MSGenWeb Library
County:  Carroll
Title: Mississippi Slave Narratives from the WPA Records
Submitter:  MSGenWeb Slave Narrative Project
Notice:  This file may be downloaded for Personal Use Only, and may not otherwise be printed or copied without prior written consent of the submitter.
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Elbert Myers, ex-slave
Foreward: Elbert Myers, who was born a slave in 1851, property of Tommy Harris, relates the following:
"I was taken from my mother at the age of five years, carried to Ole Marster's house, trained up as house and yard boy. We were living near Old Shongalo, then one mile west of Vaiden. We lived there until the Harris Academy burned then moved to what is now called the old Colmery place; Marse Jim, my young master, was a member of the Vaiden Artillery under Captain Baines.
"One day when ole Marster was kinder sick, the dogs started barking and just kept on barking. Ole Miss told me to go see what they were barking at. When I walked out the door I saw lots of men on horseback. They said, 'Boy, we want that horse you have here;' I said, 'Taint no horse here 'cept Marster's ridin' horse;' they said, 'We want the horse; if you don't get him we are going to kill you.' So I turned Marster's horse, 'a big claybank,' out of the stable. They cussed and said that the one they were looking for was a big white horse, the swiftest animal in the country; and they wanted him for their lieutenant. The horse they were looking for was one that had been run out from Yazoo City. You see, these men were Yankees. About that time I heard young Marse Jim come riding the white horse through the woods, he rode up and said, 'What the ---- are you doing here?' They said 'We want that horse you are riding.' Marse Jim said, 'You can't get him; this horse is mine.' They said, 'If you will go with us up to this little "Hog hole" (meaning Vaiden) and prove he is yours, we will give you $200.' About that time Mr. Arl Caldwell from Vaiden rode up and asked what the trouble was. He said, 'You can't do that. Jim is a paroled soldier.' This horse belonged to Dr. C. Gadberry, of Lexington. Anyway, they took the horse but left Marse Jim his saddle.
"Times got pretty tough sometimes. When provisions would get scarce, we would kill cows but had no salt, so would get dirt out of the smokehouse, put it in a pot of water to boil, then dip the meat into it, then hang it up to smoke. We would send hog meat to Grenada, where there was a commissary with guards. Marse Jim wrote once that he paid $25 for a mule's ear. Ole Marster was not mean to any of us slaves, and I don't remember him ever whippin' any of us but one time, and that was the time he whipped Aaron. Aaron had climbed in the storeroom one day to steal 'taters. He threw a lot of them on the ground so he could get them later, but he found he couldn't escape as the storeroom was locked and he couldn't climb out as it was ceiled on the inside with no place for 'toe-holds,' so he had to stay locked in all night. When the cook opened the door next morning she found Aaron in the 'taterhouse; she then called Marster. He picked up a buggy trace and began to whip him; and when he got through with Aaron, he sho was a whipped 'nigger.' He crawled off in a ditchbank and stayed there some time before he came back; but Aaron ain't never stole no more 'taters.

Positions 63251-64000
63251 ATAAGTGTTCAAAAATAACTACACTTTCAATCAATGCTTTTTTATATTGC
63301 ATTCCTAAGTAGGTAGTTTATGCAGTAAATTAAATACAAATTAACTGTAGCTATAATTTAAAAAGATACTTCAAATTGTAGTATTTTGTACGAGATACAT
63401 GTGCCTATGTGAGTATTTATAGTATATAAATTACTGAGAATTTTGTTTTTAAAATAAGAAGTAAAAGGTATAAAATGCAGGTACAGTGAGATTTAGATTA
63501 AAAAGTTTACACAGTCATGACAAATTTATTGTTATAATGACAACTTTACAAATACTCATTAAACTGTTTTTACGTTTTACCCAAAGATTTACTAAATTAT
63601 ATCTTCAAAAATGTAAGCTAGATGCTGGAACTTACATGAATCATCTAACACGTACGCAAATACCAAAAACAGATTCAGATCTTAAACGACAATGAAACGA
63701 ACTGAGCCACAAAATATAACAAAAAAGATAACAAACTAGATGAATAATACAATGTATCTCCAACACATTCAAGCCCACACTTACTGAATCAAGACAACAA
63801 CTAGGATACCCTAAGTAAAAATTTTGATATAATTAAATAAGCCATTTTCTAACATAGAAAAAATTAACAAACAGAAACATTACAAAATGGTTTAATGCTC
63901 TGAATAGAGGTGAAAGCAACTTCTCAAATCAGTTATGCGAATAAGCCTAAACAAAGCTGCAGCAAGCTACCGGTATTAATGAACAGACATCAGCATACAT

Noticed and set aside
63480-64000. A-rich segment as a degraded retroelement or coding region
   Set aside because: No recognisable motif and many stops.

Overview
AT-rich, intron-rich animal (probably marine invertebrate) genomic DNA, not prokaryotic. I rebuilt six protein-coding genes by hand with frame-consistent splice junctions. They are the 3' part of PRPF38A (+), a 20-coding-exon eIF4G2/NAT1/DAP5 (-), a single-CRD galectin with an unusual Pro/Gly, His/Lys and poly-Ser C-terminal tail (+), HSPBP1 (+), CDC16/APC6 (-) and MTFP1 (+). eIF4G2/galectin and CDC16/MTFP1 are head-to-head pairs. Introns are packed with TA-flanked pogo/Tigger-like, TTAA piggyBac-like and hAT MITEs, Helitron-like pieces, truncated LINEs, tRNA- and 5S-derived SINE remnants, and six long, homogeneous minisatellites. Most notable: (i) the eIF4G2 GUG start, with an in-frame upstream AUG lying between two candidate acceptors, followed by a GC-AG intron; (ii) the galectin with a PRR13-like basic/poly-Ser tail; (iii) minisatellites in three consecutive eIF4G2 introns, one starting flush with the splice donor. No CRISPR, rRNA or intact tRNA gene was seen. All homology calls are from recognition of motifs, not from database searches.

"There was not much sickness in those days. Dr Sanderson, Dr. Weir, and Dr. Armistead were the doctors here then. When we had a bad headache or any other ache, they used what they called a cupping-glass (a kind of cup with India Rubber top). They would prick the skin and place the cup over the place, and the cup would just fill up with blood.
"Ole Mistiss uster teach me; she taught me to spell liability, publication, baker, and lady. She never could teach me to write 'cause I had heard Marster tell about some 'niggers' that wanted to get to a free country, and someone wrote them a pass, and the man was caught and the fingers of his right hand chopped off, so I was afraid to learn to write--afraid I might write something that would cause my fingers to get chopped off.
"I went to the war and stayed three weeks and came back; I didn't like it. When Captain Forrest and Jefferson Davis ordered all troops to Vicksburg, Ole Marster carried Marse Jim and Mr. Arl Caldwell back to their regiment. I went with them. We went in a wagon. During the Siege of Vicksburg we could hear the Boom! Boom! of the cannons day and night; sometimes I can almost hear them now. I used to love to see them drilling the soldiers out here at Old Shongalo. Mr. Tom Purnell was the captain, and wooden guns were used in drilling. Ole Marster's oldest son was killed in the Siege of Vicksburg. I was eighty-six years old the thirteenth day of last December and am now living right in old Marster's house, about one-quarter of a mile from the cabin where I was born."
Interviewer: Unknown
Transcribed by Debbie Leftwich
Mississippi Narratives
Prepared by
The Federal Writer’s Project of
The Works Progress Administration
For the State of Mississippi



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